How ‘Can’t Buy Me Love’ Film Came From Beatles Track Title

0
49

Remember the Beatles’ singing ‘Money Can’t Buy Me Love’ all them years ago? Well the track, which was used for 1987 film ‘Can’t Buy Me Love’, appeared to imply that money could in fact do so.

This was a film which was set to be originally called Boy Rents Girl. For obvious reasons, that track’s title was shut down, with then-Disney CEO Michael Eisner suggested using the classic Beatles’ track instead.

Released in 1987, ‘Can’t Buy Me Love’ starred a young Patrick Dempsey as a high school nerd, so desparate to be popular that he pays the attractive cheerleader Cindy Mancini played by Amanda Peterson to pretend to be his girlfriend.

She agrees to the proposition, as she needs to replace her mother’s $1,000 suede dress.

However, things get complicated when the cuckold pair actually begin to harbour feelings for one another, despite Peterson’s character already dating somebody who is away at college.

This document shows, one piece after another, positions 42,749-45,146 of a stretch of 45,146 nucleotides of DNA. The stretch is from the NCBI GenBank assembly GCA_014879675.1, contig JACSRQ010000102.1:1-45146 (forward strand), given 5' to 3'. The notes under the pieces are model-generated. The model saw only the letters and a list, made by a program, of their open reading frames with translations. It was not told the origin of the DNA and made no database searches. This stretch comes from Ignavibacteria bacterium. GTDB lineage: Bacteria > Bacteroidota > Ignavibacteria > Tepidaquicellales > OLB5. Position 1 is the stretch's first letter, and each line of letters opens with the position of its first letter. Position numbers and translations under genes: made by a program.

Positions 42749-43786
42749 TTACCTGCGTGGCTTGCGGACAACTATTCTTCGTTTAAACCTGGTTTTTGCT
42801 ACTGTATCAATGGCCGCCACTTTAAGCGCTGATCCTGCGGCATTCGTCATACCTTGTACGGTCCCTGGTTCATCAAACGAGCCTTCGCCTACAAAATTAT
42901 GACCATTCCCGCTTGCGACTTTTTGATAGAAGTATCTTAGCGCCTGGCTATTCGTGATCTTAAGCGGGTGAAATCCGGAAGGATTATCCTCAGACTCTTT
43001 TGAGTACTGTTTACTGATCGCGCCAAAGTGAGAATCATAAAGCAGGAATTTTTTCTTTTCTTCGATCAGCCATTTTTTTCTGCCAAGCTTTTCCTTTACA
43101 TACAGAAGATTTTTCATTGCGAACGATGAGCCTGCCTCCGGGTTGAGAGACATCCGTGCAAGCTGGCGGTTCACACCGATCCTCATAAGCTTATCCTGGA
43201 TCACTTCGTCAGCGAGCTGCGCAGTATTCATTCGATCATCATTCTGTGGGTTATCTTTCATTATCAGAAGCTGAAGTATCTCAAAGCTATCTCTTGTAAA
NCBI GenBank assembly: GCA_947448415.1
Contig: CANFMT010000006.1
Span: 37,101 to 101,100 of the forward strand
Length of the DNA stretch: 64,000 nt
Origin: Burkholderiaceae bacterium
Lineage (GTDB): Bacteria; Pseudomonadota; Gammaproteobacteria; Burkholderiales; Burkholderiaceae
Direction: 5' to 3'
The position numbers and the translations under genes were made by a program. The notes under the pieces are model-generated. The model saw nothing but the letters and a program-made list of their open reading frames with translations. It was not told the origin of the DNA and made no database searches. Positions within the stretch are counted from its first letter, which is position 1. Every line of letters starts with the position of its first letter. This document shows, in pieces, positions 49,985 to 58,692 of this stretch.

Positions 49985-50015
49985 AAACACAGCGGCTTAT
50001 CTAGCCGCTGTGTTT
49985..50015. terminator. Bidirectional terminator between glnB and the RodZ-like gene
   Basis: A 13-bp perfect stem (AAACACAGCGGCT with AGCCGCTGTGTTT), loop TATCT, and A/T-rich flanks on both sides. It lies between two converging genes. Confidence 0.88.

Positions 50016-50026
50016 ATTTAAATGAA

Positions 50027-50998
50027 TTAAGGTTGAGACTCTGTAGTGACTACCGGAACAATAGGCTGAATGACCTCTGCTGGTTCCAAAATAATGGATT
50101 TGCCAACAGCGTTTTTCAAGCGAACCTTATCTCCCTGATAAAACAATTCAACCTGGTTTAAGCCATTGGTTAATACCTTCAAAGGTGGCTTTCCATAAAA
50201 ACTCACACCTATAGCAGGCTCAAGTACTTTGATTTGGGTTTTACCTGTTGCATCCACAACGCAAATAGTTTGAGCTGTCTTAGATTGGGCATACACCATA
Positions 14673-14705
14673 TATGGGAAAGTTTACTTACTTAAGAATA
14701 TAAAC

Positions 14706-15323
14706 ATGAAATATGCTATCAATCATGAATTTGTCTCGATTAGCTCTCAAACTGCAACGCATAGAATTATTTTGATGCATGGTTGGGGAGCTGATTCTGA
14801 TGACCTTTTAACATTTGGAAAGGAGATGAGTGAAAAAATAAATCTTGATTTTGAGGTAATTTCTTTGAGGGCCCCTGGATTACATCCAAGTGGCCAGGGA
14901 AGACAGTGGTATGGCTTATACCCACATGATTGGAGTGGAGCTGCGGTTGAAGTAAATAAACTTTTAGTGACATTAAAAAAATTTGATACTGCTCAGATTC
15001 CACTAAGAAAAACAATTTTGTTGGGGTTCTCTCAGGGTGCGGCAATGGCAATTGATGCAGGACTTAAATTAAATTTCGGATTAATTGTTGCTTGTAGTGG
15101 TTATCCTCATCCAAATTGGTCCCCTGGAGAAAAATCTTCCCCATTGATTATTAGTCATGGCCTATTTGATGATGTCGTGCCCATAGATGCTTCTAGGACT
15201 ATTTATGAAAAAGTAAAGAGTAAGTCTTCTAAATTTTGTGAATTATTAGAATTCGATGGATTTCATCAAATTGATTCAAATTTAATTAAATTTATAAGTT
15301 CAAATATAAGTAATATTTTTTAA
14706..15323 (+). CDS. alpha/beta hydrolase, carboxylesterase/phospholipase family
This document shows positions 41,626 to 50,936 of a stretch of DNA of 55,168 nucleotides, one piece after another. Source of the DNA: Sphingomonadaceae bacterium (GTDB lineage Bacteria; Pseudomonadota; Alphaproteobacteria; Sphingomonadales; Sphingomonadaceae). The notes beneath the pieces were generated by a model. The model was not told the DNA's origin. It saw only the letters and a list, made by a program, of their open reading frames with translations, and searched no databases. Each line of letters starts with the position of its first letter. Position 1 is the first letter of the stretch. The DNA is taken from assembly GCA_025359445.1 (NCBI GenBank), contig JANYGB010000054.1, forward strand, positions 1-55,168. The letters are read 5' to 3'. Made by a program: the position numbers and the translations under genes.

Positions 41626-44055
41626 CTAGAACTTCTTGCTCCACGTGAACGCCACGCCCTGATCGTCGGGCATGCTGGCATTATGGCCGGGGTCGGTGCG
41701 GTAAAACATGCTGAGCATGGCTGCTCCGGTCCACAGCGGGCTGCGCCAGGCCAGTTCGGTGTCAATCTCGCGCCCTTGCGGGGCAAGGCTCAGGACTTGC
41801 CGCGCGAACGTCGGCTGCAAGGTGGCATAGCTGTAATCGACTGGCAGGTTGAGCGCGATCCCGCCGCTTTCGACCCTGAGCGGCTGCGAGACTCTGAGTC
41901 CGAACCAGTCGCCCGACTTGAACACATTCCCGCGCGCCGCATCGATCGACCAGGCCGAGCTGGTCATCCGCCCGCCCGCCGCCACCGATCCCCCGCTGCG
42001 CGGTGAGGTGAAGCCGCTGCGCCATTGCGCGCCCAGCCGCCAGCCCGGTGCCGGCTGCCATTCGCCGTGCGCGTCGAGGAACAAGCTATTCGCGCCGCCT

Beatles Star Denies Prostitution Link With ‘Can’t Buy Me Love’

Following it’s release, the film was also accused of glamourising prostitution. It was criticised for portraying a female lead who could be bought and exploited.

This young girl was also under the age of 18, adding more problems to the plot.

The film’s plot was also linked to the titular track, with many assuming that the track was about a prostitue.

However speaking in 1966, Paul McCartney strongly dismissed these claims.

“When someone suggests that ‘Can’t Buy Me Love’ is about a prostitute, I draw the line”, Macca had stated. “That’s going too far”. 

Along with ‘Can’t Buy Me Love’, this Beatles classic was includes several other tracks.These tracks included Generation X’s ‘Dancing With Myself’ , and Beach Boys’ ‘Surfin Safari’.

‘Can’t Buy Me Love’ was also choreographed by Paula Abdul, including the famous African Anteater Dance scene. Check that out here.

Meanwhile, a book which explores a specific epoch in the life and career of Sir Paul McCartney will hit the shelves in December. More on this here.